By coincidence, it is also 100 years since World War One, and there is a monument dedicated to the soldiers not far from where I live, so I have decided to see if there are any changes to the monument over time by creating models at different times of the year. This could help inform other archaeologists and conservation specialists what work needs to be done to the monument, if any, such as cleaning the monument, repairs, etc. However, if you can think of any questions that can't be answered by everyday techniques, such as (for example) "what is the volume of metal in this monument?", you could measure the space in the model when it has been edited and use to to work out how much metal was needed to make the monument.

What you need:

1 x camera (mine is a Vivtar Vivicam, it's rubbish but its cheap). Even your phone will do if you can download the images to your computer!

1 x means of recording what it is you're recording, when you recorded it, and how you recorded it (or the metadata of the project)- usually a spreadsheet on a laptop but pen and paper is fine. Just don't forget to do it!

1 x object to take images of. It doesn't even have to be outside, you can practice with things inside your house!

1x software package- I'm using Autodesk's 123D Catch, but there are lots to choose from. As with a lot of programs they all require a certain amount of playing around to achieve the best results. This is where the magic happens, and your "capture" becomes a mesh you can edit and make videos out of it. A mesh is used because it can be edited and processed, then later exported for other applications.

Take pictures of your object. Now, this is where you have to be careful, because you can't just take a few pictures. You have to make sure that you have a lot of overlap between the images, and a lot of zoomed-in photos to capture details! You need to find what are known as "reference points"- points that are very clear in a lot of you photos, such as an irregular edge, a different coloured part of your model, or some text that is distinguishable in multiple photographs. You can have a go at making you own reference points (such as small archery targets on cardboard) and place these around the monument/object if it helps. Even though the monument I've used it less than 5 metres high by 2 metres wide and deep, I've taken at least 50 photos of it for my "capture". Needless to say, be careful of what is around you (such as steep drops, cliffs, bins etc) to avoid injury while doing fieldwork! Other factors to consider are the direction of the sun (right angles to the sun are good, directly into the sun or in shade will make a difference with poorer-quality cameras). One of the advantages of using photogrammetry software is that they know where photographs were taken, relative to the monument. However, it is worth noting where you took the photos by making notes on a map or a spreadsheet, which will help you when it comes to processing the data.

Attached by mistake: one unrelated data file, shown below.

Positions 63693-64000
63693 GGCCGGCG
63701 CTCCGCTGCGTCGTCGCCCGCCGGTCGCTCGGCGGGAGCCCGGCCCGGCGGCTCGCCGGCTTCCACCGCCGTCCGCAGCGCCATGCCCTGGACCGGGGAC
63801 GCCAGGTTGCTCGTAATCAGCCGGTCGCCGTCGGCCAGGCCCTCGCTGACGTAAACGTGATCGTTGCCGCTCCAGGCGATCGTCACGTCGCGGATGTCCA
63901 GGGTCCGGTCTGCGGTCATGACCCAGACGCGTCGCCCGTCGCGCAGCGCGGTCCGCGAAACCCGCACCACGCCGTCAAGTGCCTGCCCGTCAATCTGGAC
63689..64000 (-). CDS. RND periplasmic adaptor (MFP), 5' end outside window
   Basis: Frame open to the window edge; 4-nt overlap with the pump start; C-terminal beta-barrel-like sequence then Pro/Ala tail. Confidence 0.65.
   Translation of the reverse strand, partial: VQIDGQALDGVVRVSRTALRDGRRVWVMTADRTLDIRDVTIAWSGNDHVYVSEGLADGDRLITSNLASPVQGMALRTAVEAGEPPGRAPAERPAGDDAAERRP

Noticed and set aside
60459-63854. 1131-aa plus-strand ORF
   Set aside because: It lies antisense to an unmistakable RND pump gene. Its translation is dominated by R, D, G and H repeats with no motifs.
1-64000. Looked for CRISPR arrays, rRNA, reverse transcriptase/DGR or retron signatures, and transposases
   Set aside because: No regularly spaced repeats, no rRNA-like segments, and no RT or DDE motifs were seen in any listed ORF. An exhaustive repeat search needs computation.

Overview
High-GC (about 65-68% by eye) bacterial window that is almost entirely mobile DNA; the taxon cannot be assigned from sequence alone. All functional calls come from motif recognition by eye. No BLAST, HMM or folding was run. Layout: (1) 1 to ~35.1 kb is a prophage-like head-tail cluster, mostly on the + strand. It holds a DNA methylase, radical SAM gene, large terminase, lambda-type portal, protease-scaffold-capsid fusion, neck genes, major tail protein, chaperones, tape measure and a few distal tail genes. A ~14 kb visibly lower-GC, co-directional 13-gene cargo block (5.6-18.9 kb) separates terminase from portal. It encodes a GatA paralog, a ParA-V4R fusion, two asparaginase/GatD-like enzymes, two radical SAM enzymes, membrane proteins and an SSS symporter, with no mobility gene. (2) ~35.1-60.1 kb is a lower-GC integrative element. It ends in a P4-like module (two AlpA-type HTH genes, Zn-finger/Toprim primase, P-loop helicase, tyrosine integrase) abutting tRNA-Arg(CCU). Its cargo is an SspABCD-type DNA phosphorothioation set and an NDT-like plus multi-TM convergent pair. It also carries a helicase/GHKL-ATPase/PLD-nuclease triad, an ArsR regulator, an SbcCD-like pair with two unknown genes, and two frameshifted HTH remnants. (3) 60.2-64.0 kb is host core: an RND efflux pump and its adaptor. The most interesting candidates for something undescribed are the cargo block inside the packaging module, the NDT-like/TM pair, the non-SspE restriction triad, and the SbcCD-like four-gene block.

Location of the War Memorial in the nearby cemetery (Copyright:Historic England 2016). You could use a detailed map like this to show where you took your photos.

NOTE: always ask permission to take photographs if the monument or object is on private land!


When you have taken enough photographs and you are happy with the quality of them, then you can download them to your computer and edit the photos with the software. If you have taken you photographs at different angles, you may want to adjust them so that they are all in the same angle (with Paint.Net or a similar graphics software). Now, a number of the photographs may not necessarily register at first; these may have to be stitched manually, but the software should give you some help with this.

The Results:
The end result before deleting points.

The War Memorial in a photograph... compare with the above model!

On the plus side, you can tell it's a war memorial, with the writing being clearly visible and the statue of liberty (not sure, I think it's liberty) being obvious. However, there are a few issues with the Thornton War Memorial model. Mostly its because the angle of the sun made the statue shine, and the shininess of the surface made it hard for the software to work out what was statue and what was sunlight! So sometimes you will have to delete bits which are not "correct" or representative of the model. In particular, small details that are quite far away, such as the outline of the wreaths, proved to be difficult to capture in the software.